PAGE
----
Disadvantaged Community and Tribal Involvement Program
Assessing Community Well-Being In The Sierra Nevada
Under the Disadvantaged Community and Tribal Involvement Program, and as a part of California's Proposition 1 funding for water supply, distribution, and infrastructure, the Sierra Institute for Community and Environment is working to promote the inclusion of underserved, underrepresented, and low-capacity communities into Integrated Regional Water Management (IRWM) planning across the Sierra Nevada region of California. Standard methods to identify and characterize disadvantaged communities often fail to fully account for all of the unique burdens faced by rural mountainous communities, such as episodic smoke from wildfires or prescribed burns, poverty, and unemployment, failing infrastructure, low organizational capacity, and more. Using a variety of socioeconomic and community capacity indicators, we have worked to assess community well-being in these areas using indicators that are better suited to the context of low-population and rural communities.
As part of this effort, we have developed a methodology to represent and characterize conditions in rural mountain communities, as standard methods to identify disadvantaged communities often fail to fully account for all of the unique burdens faced by these areas, such as episodic smoke from wildfires or prescribed burns, poverty, and unemployment, failing infrastructure, low organizational capacity, and more. Using a variety of socioeconomic and community capacity indicators, we have worked to assess community well-being in these areas using indicators that are better suited to the context of low-population and rural communities.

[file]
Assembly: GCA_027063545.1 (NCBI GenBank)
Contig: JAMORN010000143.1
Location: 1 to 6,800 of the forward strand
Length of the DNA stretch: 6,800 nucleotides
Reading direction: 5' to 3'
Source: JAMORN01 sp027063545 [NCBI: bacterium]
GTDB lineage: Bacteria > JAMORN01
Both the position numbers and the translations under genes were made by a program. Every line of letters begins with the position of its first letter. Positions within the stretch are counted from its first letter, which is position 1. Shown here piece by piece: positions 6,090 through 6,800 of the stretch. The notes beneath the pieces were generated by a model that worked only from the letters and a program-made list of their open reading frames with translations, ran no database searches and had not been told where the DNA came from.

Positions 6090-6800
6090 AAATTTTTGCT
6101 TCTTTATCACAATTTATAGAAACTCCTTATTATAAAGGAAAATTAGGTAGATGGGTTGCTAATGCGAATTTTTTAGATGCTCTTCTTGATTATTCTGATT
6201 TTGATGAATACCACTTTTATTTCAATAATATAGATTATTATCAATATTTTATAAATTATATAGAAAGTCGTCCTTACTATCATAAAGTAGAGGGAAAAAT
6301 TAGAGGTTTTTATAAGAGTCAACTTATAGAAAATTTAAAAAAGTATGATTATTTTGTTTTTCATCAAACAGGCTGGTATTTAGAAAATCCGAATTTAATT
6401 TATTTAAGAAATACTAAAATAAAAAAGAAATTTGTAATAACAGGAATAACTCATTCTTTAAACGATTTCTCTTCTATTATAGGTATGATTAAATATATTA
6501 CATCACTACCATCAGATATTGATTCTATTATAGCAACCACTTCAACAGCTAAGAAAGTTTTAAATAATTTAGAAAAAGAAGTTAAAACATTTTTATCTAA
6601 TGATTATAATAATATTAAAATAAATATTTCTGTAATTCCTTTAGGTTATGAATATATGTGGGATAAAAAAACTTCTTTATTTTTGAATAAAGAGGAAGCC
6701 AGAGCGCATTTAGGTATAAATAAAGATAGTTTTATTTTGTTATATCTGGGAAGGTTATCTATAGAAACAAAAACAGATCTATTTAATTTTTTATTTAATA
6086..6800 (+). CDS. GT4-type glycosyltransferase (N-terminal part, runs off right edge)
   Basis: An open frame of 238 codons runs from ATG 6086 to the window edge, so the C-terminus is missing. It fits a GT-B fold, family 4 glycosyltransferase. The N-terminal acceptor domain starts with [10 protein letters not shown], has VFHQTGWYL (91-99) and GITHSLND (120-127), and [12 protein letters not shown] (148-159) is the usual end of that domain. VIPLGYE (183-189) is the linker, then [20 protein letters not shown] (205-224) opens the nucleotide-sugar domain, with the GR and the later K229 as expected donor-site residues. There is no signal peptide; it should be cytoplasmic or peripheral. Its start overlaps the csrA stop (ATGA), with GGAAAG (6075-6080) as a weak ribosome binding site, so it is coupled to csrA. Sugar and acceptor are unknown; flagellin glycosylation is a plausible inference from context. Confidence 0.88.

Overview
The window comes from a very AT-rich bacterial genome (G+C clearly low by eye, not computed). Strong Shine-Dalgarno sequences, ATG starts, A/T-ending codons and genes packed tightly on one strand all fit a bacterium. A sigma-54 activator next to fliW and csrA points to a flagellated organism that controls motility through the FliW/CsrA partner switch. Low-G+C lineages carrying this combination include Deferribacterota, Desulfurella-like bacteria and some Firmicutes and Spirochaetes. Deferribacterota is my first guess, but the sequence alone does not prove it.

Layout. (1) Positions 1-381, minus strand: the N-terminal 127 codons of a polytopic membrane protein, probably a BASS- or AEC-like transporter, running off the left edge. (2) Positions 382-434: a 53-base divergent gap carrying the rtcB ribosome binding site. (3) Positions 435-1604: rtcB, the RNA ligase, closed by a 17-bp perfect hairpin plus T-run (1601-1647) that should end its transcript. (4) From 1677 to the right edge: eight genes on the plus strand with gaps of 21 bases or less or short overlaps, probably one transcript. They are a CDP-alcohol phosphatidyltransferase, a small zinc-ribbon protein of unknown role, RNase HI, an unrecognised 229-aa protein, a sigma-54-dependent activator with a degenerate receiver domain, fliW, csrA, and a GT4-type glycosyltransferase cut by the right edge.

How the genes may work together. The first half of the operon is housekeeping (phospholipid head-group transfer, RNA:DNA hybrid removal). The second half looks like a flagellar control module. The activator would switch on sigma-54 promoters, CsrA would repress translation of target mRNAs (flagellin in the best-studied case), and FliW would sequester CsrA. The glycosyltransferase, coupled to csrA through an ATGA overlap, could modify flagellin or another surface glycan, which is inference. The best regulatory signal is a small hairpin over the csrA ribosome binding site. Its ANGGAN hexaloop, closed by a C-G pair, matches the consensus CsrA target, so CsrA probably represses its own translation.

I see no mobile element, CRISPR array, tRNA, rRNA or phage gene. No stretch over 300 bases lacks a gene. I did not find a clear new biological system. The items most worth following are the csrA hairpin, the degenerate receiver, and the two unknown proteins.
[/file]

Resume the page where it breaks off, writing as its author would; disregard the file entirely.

Public workshops were used to both identify local communities, as well as to subsequently assess their capacity relating to financial, social, cultural, human, and physical capital.
A quantitative socio-economic assessment was also conducted using five metrics drawn from US Census Bureau statistics:
- Housing Tenure
- Poverty Status
- Education Level
- Public Assistance
Finally, results from the community capacity and socioeconomic assessments were combined to create an overall score of community well-being.
Why This is Important:
Common methods used by state agencies, which are used to determine community needs for the allocation of grant funds based on these needs, don’t equitably represent rural regions. For example, for the purposes of Proposition 1 funding, the Department of Water resources defines a "disadvantaged community" as an entity with a median household income of less than 80% of California's overall median income. This reliance on a single indicator can skew results in low or heterogeneous population areas, excluding rural areas from funding opportunities designated for disadvantaged communities. CalEnviroScreen is an alternative tool used by other state agencies as a means to determine community needs and combines public health and socioeconomic indicators with environmental metrics. Under this tool, there are no high-scoring or disadvantaged communities in rural mountainous areas. Lack of measures for constituent air, water, and soil pollution are treated as if there were no pollution burden, despite the fact that lower-capacity areas often lack the ability to collect this data. This, among other deficiencies, is another example of failures to account for rural mountainous areas in standard methods of community needs assessments.
Data for this assessment was collected in collaboration with Regional Water Management Groups in the Mountain Counties Funding Area, as well as community members across the region. We thank them for their input and involvement in this work.
Check out our interactive mapping tool of the results below! Or Click Here to view additional data layers of the community capacity, socioeconomic status, and community well-being metrics. Make sure to check CONTENT located on the left side panel of the ArcGis page to view all data layers.